Andrew Balbirnie (Ireland)

For Balbirnie, Ireland’s historic Test match against Pak became a nightmare, as he fell victim to the Pakistan medium pacer Mohammad Abbas on both occasions. But he has recovered well from this setback, and his 82 against Afghanistan and 55 against England (at Lord’s) give a paint a more accurate picture of his abilities.

Graham Gooch (England)

Just like Atapattu, Gooch made his Test debut in the middle order, before excelling as an opening bat. He bagged a pair at Edgbaston in 1975, but got a recall during the exodus of key players during the Packer era. He took the opportunity with both hands.

Graham Gooch

Graham Gooch (Photo by Graham Chadwick/EMPICS via Getty Images)

Gulabrai Ramchand (India)

Karachi-born GS Ramchand had a disastrous debut at Headingley in 1952 but eventually emerged as a reliable all-rounder. His right-arm medium pacers often brought his team vital wickets.

He also captained India in the five-Test home series against Richie Benaud’s Australia in 1959-60. It was a difficult time for Indian cricket but the home team fought well before eventually losing 1-2. At Kanpur, India recorded their first-ever Test victory over the mighty Aussies.

Ken James (NZ) (wk)

The first Kiwi wicketkeeper James had a forgettable debut failing to score in either innings. The fact that he only averaged 4.72 with the bat in 11 Tests would suggest that he was a real rabbit with the bat at Test level, but his batting improved considerably after he moved to England to play for the Northants before the outbreak of the war.


Allan Donald (South Africa)

South Africa’s premier fast bowler of the ’90s made an impressive Test debut with the ball at Bridgetown in SA’s return to the Test arena in 1992, but he failed miserably with the bat. In the collapse on the final morning, Donald was the last man out, bowled by Curtly Ambrose for a golden duck.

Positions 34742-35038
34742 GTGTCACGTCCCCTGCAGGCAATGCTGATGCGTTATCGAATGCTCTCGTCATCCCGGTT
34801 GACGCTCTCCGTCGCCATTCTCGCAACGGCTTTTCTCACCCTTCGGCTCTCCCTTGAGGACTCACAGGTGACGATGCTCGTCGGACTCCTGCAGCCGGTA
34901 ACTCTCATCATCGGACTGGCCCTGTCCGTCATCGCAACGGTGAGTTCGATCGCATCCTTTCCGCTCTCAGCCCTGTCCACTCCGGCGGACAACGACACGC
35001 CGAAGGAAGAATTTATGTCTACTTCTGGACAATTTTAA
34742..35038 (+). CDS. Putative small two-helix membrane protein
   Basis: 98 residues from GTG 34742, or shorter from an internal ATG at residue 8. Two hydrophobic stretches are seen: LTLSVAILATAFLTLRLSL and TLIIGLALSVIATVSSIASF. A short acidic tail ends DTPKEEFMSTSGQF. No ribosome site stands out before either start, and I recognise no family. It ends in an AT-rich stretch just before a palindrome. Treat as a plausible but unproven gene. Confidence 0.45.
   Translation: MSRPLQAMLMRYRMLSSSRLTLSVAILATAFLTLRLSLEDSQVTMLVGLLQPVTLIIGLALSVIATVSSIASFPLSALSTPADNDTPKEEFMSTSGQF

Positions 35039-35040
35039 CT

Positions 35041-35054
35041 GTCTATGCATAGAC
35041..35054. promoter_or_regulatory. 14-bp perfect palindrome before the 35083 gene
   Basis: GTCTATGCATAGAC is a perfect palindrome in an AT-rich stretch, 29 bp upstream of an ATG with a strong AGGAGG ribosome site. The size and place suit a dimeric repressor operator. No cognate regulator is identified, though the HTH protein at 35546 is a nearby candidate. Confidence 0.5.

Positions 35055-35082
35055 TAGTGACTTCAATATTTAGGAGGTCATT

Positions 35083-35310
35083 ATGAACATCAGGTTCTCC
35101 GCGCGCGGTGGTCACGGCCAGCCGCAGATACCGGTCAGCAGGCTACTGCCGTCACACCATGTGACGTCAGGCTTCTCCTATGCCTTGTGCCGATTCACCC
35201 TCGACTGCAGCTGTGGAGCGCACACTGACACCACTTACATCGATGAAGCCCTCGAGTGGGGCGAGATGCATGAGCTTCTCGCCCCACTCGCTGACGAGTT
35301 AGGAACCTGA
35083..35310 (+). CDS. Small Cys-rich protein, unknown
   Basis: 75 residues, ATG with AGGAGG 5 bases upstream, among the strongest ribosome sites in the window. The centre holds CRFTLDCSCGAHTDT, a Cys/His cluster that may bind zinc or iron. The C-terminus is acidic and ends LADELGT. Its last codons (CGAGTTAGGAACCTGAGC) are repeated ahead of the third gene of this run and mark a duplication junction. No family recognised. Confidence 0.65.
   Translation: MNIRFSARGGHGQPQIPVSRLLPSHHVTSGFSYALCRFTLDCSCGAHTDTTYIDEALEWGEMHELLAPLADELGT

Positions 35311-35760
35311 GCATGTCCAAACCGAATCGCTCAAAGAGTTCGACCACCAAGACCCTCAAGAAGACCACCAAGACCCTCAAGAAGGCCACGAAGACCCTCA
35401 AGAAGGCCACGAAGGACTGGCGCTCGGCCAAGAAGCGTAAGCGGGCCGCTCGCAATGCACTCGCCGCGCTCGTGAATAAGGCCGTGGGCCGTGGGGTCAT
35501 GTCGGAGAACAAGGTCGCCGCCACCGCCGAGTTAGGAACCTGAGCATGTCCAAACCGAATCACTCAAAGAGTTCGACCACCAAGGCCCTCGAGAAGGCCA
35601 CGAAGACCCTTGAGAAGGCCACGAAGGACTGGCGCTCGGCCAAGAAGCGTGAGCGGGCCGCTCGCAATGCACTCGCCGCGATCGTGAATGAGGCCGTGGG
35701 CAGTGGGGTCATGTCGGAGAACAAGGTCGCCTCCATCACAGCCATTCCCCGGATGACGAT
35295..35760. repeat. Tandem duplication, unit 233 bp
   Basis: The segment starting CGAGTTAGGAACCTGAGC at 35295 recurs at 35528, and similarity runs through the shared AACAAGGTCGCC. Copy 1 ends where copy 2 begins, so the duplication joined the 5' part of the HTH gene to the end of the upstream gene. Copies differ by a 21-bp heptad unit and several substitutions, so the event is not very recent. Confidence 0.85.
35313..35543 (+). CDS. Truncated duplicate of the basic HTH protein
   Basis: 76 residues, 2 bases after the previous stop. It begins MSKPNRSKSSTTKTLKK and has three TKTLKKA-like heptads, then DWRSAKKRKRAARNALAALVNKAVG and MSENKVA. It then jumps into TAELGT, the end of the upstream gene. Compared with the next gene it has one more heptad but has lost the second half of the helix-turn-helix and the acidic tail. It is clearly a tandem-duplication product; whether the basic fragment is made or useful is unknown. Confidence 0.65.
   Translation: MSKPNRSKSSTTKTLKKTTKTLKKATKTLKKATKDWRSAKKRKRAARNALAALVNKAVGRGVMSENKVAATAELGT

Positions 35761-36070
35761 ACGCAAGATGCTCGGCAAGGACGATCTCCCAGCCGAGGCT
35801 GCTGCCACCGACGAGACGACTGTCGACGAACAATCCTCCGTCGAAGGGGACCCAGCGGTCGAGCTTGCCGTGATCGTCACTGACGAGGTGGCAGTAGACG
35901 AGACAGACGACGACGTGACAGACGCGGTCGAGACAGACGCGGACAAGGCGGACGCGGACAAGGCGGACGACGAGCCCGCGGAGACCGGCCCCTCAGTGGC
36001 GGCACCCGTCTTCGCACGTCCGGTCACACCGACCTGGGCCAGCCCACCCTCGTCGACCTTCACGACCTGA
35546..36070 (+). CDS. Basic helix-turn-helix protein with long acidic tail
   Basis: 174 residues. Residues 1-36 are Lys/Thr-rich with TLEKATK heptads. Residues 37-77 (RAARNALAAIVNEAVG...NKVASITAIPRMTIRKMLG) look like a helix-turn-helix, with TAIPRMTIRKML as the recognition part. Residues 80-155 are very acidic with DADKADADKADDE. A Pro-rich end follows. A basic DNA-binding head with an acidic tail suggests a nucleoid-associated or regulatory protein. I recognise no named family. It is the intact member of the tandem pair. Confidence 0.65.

Alf Valentine (WI)

It was a mixed experience for the Jamaican at Old Trafford in 1950. He excelled with the ball, taking 11 wickets in the match including a career-best 8-104 in the first innings but at the end it was the England spinners Eric Hollies and Bob Berry who ensured a victory for their side.

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Mike Whitney (Australia)

Given a surprise call-up by the tour management, Whitney did okay with the leather, giving good support to Dennis Lillee and Terry Alderman. His first innings saw a seven-ball duck, but in the second innings, he delayed England’s victory celebration by 38 minutes before falling to Bob Willis.


Whitney continued to struggle with the bat in his start-and-stop Test career but his unbeaten 2 at the MCG in December 1987 has become a part of Australian cricket folklore.

Natsai M’shangwe (Zimbabwe)

Natsai is considered a highly capable all-rounder, a leg spinner who can bat a bit. But his Test record seven wickets at 62 and eight runs over four innings in two Tests fail to support that view. And at 31, time is running out fast for him.

12th man: Alamgir Kabir (Bangladesh)

Alamgir Kabir from North Bengal is a classic case of a young player struggling in the big arena playing for an emerging nation. A right-arm medium fast bowler, Kabir, in his three Tests or the Tigers, managed just 8 runs with the bat and failed to take a wicket